Reporter's Notebook

The Most Transformative Cover Songs
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Readers recommend their favorites. Submit your own—especially if the cover goes across genres—via, and please include a short description of why you love it so much.

Show 2 Newer Notes

Track of the Day: ‘Go Leave’ by Antony

Yesterday, we noted Barbara’s recommendation of “Proserpina,” sung by Kate McGarrigle’s daughter, Martha Wainwright. The second half of Barbara’s email highlighted many cover songs based on McGarrigle’s work:

Sing Me the Songs: Celebrating the Work of Kate McGarrigle has some great songs by Kate and a few by other family members. Rufus Wainwright sings “Southern Boys,” and he and his sister Martha team up for “First Born” (“Yes, he’s that first-born son, he’s that special one...”). I like the oh-I-know-that-kid serendipity of “First Born,” as well as the porch-rocker feel of Rufus’s “Southern Boys.” He also joins Emmylou Harris on “I Eat Dinner (When the Hunger’s Gone),” which is about divorce, but it could just as easily be speaking of my experience of widowhood.

There’s also Jimmy Fallon performing the fun-in-the-sun “Swimming Song.” I wallow in the melancholy of Antony singing “Go Leave” [embedded above] and Krystle Warren’s rendition of “I Don’t Know” (“You ask me what it’s all about/ I say I don’t know/ Should you stay and work it out/ I say I don’t think so”)—either of these versions could be good additions to your cover-song series. “Jacques et Gilles” is a story and a history lesson combined. And there are plenty of other songs in addition to the ones I’ve listed.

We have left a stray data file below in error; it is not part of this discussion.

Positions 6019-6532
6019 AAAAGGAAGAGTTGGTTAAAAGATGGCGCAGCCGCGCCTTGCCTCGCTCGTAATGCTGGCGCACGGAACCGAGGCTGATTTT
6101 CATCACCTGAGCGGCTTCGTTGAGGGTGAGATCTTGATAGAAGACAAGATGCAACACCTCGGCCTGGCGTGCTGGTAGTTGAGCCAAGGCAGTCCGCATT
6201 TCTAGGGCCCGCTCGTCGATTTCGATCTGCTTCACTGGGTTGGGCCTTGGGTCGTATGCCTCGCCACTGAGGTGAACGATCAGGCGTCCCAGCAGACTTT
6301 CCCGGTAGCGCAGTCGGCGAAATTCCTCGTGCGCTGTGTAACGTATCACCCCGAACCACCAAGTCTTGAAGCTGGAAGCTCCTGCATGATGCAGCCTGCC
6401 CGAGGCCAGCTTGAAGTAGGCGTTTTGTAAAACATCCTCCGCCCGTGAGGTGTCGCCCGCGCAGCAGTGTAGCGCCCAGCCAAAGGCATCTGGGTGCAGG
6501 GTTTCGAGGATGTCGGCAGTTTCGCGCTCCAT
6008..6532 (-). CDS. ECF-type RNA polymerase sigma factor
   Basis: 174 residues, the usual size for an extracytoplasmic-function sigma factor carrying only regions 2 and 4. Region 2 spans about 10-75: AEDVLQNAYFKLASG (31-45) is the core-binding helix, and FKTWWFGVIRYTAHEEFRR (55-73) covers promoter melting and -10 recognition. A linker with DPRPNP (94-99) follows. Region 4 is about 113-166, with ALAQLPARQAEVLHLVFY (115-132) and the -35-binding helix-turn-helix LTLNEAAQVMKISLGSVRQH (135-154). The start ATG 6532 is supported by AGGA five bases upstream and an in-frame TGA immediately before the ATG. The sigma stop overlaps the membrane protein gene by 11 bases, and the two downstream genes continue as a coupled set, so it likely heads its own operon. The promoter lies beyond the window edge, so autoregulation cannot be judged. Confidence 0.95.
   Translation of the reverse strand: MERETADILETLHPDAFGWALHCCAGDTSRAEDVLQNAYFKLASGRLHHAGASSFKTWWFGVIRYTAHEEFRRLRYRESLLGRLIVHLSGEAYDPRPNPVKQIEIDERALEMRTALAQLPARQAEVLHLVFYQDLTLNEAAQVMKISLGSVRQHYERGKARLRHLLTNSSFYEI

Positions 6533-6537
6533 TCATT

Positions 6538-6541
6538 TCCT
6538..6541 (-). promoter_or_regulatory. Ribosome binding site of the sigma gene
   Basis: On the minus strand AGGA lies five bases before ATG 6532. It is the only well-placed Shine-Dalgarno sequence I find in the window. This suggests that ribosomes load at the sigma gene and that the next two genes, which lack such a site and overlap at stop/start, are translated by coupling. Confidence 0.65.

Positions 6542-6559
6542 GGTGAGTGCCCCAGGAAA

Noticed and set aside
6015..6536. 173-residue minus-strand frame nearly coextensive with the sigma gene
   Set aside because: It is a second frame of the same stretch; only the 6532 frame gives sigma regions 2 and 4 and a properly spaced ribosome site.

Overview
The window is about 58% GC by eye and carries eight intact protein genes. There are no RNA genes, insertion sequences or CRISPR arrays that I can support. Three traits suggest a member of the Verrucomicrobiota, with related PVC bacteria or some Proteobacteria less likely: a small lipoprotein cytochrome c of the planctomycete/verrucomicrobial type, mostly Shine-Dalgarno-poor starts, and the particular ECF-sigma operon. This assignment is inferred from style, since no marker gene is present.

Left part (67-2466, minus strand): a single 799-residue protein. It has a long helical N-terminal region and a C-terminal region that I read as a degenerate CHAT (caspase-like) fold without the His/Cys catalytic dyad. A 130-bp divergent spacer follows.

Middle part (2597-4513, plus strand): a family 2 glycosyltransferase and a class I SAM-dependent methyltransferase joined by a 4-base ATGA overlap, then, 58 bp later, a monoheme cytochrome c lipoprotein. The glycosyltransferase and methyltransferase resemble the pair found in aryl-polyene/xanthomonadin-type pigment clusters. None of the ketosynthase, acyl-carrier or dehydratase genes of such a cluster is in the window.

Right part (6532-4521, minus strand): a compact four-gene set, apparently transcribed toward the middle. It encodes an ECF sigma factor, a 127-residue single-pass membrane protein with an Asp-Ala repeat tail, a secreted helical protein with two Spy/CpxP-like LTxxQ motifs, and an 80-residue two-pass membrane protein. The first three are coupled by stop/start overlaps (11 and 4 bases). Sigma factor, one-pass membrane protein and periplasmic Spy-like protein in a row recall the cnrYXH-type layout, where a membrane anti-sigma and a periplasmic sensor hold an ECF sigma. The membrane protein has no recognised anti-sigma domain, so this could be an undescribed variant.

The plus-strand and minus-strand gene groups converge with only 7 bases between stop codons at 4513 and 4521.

I have always liked folk music, so McGarrigle fits right into my preferences. But there’s also a little extra memory fillip regarding the Wainwrights that shows my age: Rufus and Martha are the children of Loudon S. Wainwright III (of “Dead Skunk” notoriety and the creator of “Swimming Song”), who is the son of Loudon Wainwright, Jr., whose work I grew up reading regularly in Life magazine. I absorbed certain lessons about writing from Time, Sports Illustrated, and Life without realizing it, and the writing of Loudon Wainwright, Jr., was work I particularly looked for and enjoyed.

(Submit a song via hello@. Track of the Day archive here. Pre-Notes archive here.)

A reader has some recommendations and anti-recommendations:

I really enjoy The Atlantic. I read it online and at the public library. Some covers I really enjoy: Dianne Reeves’ version of “River” (Joni Mitchell) and Stefon Harris’ cover of “Summertime” (George Gershwin).

If you are interested in bad covers, here are two: I did not care for any part of Tierney Sutton Band “The Sting Variations,” especially the songs from albums like Dream of the Blue Turtles. They were a perfect mix of pop and jazz already. Jessy J’s cover of “Feel Like Making Love” (Roberta Flack) is awful because she has such a weak voice, although the instrumentals are OK. But she does something nice with “In a Sentimental Mood” (Duke Ellington).

(Submit a song via hello@. Track of the Day archive here. Pre-Notes archive here.)

A new reader stumbles upon Notes:

Just saw your post on Lizz Wright … I actually do tour press for her, so it came up in a Google alert. Thanks for the love.  

Meanwhile, here is one of my favorite covers: Alana Davis doing Blue Oyster Cult’s “Don’t Fear the Reaper”...

Sadly no cowbell, but a really enjoyable version nonetheless.

(Submit a song via hello@. Track of the Day archive here. Pre-Notes archive here.)

Alicia recommends an even more serene version of the ’60s counterculture classic by The Youngbloods:

My recommended cover song is Lizz Wright’s “Get Together.” I had heard the song before, and even knew the lyrics, having heard it growing up on radio stations that played oldies and soft rock. But I hadn’t really “heard it” until discovering Lizz Wright’s version. Hearing the song slowed down and mellowed out revealed a message about the Gospel that I wouldn’t have otherwise got.